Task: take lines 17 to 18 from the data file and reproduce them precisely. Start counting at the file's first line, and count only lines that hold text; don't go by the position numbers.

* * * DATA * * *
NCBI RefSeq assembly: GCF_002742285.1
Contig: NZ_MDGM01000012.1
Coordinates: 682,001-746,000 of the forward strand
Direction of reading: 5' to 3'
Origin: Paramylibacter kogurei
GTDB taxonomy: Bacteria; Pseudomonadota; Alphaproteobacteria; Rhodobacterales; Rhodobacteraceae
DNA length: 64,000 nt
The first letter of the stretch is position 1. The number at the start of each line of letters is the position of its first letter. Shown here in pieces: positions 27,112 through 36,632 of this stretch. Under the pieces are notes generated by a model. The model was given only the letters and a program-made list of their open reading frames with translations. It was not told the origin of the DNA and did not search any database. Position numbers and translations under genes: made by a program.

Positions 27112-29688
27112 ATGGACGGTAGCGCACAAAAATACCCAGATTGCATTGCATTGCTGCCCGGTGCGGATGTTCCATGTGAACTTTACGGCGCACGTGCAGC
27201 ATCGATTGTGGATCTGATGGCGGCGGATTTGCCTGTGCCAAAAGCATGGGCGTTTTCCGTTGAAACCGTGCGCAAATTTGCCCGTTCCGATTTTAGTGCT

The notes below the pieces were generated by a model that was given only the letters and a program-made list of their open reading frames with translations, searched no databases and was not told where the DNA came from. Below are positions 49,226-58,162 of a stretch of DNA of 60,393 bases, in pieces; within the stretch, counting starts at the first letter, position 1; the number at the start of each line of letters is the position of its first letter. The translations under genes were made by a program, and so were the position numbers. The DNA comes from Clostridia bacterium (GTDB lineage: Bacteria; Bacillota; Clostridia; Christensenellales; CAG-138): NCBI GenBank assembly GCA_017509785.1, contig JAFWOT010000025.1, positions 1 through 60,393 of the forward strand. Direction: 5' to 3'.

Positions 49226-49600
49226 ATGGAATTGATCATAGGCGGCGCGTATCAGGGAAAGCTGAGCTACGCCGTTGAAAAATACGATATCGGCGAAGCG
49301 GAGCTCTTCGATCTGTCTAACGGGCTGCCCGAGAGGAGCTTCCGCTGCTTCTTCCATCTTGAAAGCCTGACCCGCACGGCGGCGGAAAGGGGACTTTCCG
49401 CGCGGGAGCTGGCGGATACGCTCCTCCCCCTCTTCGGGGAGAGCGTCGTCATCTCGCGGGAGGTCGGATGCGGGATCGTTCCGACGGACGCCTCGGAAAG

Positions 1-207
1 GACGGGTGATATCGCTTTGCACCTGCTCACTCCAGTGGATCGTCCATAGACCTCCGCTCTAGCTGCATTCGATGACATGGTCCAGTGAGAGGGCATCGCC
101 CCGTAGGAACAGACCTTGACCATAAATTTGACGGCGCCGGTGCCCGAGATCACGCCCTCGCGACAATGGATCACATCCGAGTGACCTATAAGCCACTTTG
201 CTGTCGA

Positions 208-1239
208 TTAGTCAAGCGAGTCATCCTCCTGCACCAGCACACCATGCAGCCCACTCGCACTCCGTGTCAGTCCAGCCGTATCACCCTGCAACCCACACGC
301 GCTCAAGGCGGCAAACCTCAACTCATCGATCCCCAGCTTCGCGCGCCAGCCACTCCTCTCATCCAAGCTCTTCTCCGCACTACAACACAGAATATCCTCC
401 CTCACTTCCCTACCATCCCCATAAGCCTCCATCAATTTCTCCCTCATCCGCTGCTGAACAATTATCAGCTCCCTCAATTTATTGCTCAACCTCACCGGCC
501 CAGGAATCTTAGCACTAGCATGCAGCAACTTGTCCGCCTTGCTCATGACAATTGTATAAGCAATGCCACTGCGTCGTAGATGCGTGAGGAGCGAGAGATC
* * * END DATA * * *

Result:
Positions 1-207
1 GACGGGTGATATCGCTTTGCACCTGCTCACTCCAGTGGATCGTCCATAGACCTCCGCTCTAGCTGCATTCGATGACATGGTCCAGTGAGAGGGCATCGCC